Tuesday, August 9, 2016
PICTURE BOOKS FOR BACK TO SCHOOL!
After discovering one morning that she has grown a tiger tail, Anya decides that there is no way she can go to school. She tries really hard to convince her parents that she can't go to school this way but they just don't understand. She works hard to get rid of the tail, but nothing solves the problem. She even fakes being sick but to her dismay her mother lovingly pushes her out the door. After missing the bus, her father drives her to school. She fantasizes about joining the circus. Unfortunately, by the time her daydream is over, she's at school and must face her classmates with her tail. Luckily, she quickly finds out that maybe her tail isn't so bad and that everyone has unique characteristics. Boldt has done a hilarious job of presenting a common childhood fear. The fear of not belonging, not fitting in, shines through, despite the ridiculousness of Anya's situation. The illustrations are bright and colorful and fun to look at, Anya's facial expressions are especially amusing. I'm definitely using this one with my students.
Little Rabbit is excited to be heading off for his first day of school. He's so excited that he takes his favorite toy, Charlie Horse, with him. Unfortunately, this quickly turns out to be a bad idea as 'Charlie Horse' keeps getting him in trouble. He encourages Little Rabbit to eat his lunch early, to disrupt story time, make a mess of the cake batter, and getting lost on the nature walk. Can Little Rabbit find a way back to his class or change Charlie Horse's behavior? There is so much here that is reminiscent of childhood, especially the blaming someone else for one's own behavior. I like the idea of using this book to help children learn to take responsibility for their own actions. But it's also just a cute story on it's own and a great introduction to the idea of school.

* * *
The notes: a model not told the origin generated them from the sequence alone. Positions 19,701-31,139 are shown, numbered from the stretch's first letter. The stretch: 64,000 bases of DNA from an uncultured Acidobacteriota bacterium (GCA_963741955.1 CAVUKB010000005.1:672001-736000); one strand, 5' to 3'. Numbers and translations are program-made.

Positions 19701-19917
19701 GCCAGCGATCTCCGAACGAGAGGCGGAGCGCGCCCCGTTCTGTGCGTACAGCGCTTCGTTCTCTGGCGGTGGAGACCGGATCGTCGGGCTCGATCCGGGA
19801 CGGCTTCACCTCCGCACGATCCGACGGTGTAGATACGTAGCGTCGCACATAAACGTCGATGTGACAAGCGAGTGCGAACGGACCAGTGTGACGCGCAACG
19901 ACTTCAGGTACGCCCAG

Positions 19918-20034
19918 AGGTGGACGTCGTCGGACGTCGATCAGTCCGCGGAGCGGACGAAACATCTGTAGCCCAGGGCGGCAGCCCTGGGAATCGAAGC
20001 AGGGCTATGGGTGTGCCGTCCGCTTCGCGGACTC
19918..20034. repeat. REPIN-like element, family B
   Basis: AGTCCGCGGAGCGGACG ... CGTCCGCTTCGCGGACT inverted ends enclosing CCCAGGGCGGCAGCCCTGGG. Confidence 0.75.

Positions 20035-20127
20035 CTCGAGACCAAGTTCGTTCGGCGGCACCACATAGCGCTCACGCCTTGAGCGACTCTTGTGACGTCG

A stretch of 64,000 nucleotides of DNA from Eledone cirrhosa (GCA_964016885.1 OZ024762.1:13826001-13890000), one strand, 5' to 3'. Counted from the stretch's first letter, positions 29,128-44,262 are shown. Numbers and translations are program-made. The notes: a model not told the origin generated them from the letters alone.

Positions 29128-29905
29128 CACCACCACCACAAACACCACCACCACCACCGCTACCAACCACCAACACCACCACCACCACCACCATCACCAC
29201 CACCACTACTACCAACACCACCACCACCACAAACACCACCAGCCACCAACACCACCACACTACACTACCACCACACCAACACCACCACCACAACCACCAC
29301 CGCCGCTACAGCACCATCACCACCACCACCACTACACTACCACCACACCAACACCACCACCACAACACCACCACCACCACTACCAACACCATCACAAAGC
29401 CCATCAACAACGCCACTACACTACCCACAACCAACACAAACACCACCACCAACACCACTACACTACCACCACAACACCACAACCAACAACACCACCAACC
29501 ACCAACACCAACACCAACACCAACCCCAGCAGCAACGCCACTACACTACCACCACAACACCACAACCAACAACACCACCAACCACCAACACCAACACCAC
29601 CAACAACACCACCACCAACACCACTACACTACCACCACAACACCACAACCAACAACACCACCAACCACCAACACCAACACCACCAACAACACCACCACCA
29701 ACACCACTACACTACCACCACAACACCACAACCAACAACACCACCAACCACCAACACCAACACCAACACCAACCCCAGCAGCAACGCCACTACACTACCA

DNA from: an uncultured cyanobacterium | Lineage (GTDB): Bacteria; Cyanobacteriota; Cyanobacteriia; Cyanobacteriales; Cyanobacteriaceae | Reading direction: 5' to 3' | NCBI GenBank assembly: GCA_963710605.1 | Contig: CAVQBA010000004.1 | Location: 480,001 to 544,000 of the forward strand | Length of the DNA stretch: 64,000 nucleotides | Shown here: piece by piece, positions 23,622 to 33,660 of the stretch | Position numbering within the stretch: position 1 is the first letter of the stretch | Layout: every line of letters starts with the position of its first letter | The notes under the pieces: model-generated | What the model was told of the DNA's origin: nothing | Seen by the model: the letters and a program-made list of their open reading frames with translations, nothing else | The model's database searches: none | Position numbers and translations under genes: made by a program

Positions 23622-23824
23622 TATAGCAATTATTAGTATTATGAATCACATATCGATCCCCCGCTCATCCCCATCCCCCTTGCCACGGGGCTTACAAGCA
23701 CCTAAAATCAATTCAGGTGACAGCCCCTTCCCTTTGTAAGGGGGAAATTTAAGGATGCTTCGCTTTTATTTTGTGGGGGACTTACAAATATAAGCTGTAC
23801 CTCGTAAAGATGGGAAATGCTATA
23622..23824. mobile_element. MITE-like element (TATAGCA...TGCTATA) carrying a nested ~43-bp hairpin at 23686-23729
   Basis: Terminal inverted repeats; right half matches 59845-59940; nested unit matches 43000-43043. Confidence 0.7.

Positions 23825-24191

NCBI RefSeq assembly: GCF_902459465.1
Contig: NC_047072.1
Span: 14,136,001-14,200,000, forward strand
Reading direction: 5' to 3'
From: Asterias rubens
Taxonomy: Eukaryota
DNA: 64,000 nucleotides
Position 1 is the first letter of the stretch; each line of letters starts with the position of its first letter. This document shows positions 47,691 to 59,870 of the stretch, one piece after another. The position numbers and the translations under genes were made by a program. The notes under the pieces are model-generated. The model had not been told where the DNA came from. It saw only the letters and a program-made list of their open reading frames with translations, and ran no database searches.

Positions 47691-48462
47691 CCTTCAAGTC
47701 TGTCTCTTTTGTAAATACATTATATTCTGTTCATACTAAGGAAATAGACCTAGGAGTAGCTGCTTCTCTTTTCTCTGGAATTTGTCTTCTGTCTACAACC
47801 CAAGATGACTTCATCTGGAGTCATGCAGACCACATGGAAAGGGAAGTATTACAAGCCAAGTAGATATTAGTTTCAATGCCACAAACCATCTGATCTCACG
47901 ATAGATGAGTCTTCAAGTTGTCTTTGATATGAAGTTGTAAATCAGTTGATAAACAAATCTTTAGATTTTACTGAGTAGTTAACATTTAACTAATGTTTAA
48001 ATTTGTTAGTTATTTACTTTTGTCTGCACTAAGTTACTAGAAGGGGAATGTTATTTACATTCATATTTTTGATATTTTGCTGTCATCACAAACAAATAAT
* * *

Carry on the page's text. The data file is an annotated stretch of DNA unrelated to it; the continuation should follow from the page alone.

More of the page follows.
Trust Adam Rex to right a story with a building as the main character. School is newly built and awaiting the first day of school. When Janitor tells him that children will be coming to fill him up, he isn't sure he likes the idea. As the day goes by the school deals with children who don't like school and a little girl who doesn't want to be there. He watches children at lunch and on the playground. He learns about shapes in kindergarten and is embarrassed when his fire alarm goes off. Once the day is over though and he has a chance to think about it, he realizes that he does indeed like the children and wants them to come back. I love the use of perspective here showing the first day of school from a point-of-view that I've never seen in a picture book before. This is not only a fun book to share on the first day of school, but it's a great book to use in talking about point-of-view. Robinson's illustrations are adorable and remind me a great deal of the schools I've attended over the years.
My favorite thing about this book is the clever illustrations. These three-dimensional collages clearly take a great deal of work to create and I appreciate all the cute little details. The story revolves around Milk's first day at school where she acts a little spoiled but doesn't want to admit it. Waffle though isn't afraid to point it out. But she still manages to make friends which shows up when she gets spilled. The use of puns and funny food references makes the story a bit funny while still making a point about the way we treat people.